Students United and Humber’s faculty union show unity in virtual town hall

Dec 10, 2021 | Campus News, Headlines, News

Humber’s grassroots advocacy group Students United and Humber’s faculty union , OPSEU Local 562, co-hosted an online town hall meeting on Dec. 9 in a mutual show of support and to make their goals clear.

“One of the main things that we want with the town hall is for the messaging to be consistent,” said Azi Afousi, one of the organizers of Students United. “We’re promoting this collaboration between students and faculty, because if two groups are divided, they’re not going to achieve anything.

“We’re going to come together so that we’re not conquered, we want to work together,” Afousi said.

Students United, a new body of student advocates, has emerged as an influential voice in recent weeks, and has taken the fight for students straight to the college.

The organization has gathered a large number of supporters, more than 5,000 students and some faculty members, bringing them into contact with the faculty union. They hosted the town hall to outline their objectives and ideas for next semester, calling for more transparency and increased accommodations for hybrid learning.

The open forum town hall was attended by prominent leaders including Students United leaders Carolina Breeze and Afousi, faculty union acting president Milos Vasic, along with many other students and faculty members. Beginning with a briefing, the hosts outlined their goals.

A concern repeatedly brought up by staff and students was communication, especially proposed changes suggested by the college to the amount of in-person learning. The faculty were not advised of the proposal — which would reduce online classes to 65 per cent from 80 — until the students balked.

“The town hall was really focused on, you know, promoting transparency and communication,” Vasic said. “What’s the rationale for that, 65 per cent in-person and 35 per cent online?

“Just be transparent with it,” he said. “That’s something both us and the students want answered.”

Students United challenged the college with a petition campaign, garnering more than 4,000 signatures, and the college reversed its stance.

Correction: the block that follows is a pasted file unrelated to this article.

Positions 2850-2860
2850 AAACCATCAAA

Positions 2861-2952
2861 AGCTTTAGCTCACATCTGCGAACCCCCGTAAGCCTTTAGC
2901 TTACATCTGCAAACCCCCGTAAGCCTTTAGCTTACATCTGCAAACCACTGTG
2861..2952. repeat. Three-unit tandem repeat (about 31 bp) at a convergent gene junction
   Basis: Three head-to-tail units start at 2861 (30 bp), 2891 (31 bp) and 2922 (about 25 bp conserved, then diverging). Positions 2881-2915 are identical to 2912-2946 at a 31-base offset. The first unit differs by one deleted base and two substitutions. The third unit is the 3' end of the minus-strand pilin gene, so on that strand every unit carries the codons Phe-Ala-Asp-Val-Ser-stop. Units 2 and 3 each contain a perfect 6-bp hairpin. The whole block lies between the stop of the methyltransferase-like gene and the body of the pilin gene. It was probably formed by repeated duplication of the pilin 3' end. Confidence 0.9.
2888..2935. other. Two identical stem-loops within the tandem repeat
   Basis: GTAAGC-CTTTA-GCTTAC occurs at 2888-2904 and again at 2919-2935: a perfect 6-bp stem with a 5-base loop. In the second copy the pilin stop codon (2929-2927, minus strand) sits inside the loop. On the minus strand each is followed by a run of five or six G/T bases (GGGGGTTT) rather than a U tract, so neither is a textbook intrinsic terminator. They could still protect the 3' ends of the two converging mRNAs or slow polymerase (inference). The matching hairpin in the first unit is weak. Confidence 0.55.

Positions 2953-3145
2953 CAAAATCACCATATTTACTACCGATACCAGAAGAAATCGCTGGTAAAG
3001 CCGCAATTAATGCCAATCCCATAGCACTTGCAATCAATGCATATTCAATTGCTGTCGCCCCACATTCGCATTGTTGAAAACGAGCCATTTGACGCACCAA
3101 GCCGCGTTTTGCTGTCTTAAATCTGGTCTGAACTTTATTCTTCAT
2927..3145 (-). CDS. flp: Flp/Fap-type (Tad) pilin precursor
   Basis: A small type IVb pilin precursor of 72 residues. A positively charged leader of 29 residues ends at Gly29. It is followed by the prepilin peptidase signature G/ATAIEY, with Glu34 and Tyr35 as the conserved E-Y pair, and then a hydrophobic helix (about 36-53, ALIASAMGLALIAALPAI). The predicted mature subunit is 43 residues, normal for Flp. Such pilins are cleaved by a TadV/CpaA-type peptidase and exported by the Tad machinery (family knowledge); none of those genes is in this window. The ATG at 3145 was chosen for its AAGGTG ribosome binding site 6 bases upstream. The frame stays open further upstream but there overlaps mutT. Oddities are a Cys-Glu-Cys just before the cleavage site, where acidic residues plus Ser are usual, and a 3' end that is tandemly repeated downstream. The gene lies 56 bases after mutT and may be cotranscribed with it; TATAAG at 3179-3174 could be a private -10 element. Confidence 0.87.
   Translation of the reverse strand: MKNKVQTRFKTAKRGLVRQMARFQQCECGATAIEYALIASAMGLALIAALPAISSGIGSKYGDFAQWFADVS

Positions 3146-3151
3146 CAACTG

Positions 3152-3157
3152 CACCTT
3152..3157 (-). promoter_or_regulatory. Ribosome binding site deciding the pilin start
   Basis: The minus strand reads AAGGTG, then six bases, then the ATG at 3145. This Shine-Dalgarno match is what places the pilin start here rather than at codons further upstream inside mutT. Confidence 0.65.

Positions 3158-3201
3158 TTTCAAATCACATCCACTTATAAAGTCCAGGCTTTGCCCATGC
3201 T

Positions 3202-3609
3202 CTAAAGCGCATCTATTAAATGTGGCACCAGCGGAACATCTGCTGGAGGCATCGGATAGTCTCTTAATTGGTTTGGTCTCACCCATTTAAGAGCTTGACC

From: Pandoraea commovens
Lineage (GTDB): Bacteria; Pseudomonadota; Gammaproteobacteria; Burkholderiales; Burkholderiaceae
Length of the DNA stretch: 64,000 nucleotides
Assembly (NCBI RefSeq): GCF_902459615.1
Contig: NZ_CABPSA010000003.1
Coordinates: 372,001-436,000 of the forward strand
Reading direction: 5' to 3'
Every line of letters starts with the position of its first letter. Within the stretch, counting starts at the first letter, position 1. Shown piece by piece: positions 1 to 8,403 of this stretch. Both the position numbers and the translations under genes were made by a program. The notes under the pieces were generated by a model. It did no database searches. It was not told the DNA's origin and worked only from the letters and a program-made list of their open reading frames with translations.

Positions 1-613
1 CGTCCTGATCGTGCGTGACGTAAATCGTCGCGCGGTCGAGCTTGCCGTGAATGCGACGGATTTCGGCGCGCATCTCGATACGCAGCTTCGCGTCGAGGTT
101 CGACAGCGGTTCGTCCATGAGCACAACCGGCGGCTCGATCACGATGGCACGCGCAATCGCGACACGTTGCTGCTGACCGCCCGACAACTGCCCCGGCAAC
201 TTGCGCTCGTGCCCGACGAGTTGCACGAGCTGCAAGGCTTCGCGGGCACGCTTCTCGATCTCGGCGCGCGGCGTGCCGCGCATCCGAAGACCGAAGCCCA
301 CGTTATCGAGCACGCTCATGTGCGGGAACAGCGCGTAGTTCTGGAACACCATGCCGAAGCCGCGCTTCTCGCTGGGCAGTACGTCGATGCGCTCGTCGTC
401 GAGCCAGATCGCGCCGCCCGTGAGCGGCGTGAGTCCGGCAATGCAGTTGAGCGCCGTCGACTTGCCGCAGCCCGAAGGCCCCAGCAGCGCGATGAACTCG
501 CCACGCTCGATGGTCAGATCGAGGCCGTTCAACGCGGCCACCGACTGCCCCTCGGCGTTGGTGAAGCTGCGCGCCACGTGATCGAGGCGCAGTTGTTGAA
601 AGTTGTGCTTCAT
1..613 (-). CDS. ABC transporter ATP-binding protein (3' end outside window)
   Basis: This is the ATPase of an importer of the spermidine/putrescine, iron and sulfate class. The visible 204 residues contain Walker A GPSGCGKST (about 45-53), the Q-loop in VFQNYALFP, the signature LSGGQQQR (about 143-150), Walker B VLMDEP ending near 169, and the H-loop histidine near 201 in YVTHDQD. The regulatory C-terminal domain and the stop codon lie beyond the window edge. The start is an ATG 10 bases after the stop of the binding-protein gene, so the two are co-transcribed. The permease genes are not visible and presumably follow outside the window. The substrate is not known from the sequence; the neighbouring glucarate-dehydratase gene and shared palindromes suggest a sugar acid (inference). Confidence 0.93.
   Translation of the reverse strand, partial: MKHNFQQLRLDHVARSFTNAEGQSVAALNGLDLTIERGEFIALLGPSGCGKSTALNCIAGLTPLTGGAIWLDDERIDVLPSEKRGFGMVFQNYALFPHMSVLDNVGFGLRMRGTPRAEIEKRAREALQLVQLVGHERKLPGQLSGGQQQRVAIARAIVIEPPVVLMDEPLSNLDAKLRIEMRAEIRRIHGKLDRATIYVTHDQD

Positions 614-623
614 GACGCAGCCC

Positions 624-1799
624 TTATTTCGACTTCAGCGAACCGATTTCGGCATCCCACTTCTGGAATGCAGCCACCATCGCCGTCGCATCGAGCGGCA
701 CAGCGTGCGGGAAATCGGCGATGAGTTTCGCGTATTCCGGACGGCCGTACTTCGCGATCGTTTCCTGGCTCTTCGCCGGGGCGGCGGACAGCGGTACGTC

Miriam Novick, a Humber English professor and chief union steward, said the union was eager to reach out to Students United because nobody told OPSEU the 80 per cent online portion had turned into 65 per cent within two days.

“And further, from our understanding, there has been no concerted effort to either establish what areas that’s happening with to correlate to any trend and with any transparency,” she said.

Students United and the union also laid out mutual goals and shared questions they had regarding the administration and the future of the college.

These included whether there will be distancing measures in place for the next semester if classes are returning to in-person, as well as how students were supposed to adjust to the short notice decision, as many have full-time jobs to make ends meet or cannot come on campus due to COVID-19 or other medically related complications. The meeting opened up to hear directly from staff and students, who shared their opinions and grievances.

All sides of the argument were heard, some pro and some against in-person learning, but the overwhelming majority of students present favoured continuing remote learning.

Students United emphasized it was not seeking to take away in-person learning, but to leave the choice to students so that they are in control of their own learning.

“We don’t want to take away and shut down the school again,” Afousi said.

Breeze said the group stressed the importance of student input and choice.

“We always use the word choice. But at this point, it’s not only about choice,” she said. “These are not people who just want to sit in the comfort of their home, and do it as comfortably as they can.

“We’re talking about the need to finish our studies and to receive the education people came for,” Breeze said. “We pay thousands and thousands of dollars, especially international students.”

Students United support has continued to grow in numbers, and is having an impact on some of the decisions at Humber. The administration is listening and is working to accommodate where they can, but as a business and large college, it isn’t always easy to quickly alter policy and plans.

But what is clear is that Students United has caught the attention of IGNITE as its CEO Ercole Perrone was in attendance.

Students United plans to continue working with the Faculty Union into the next semester.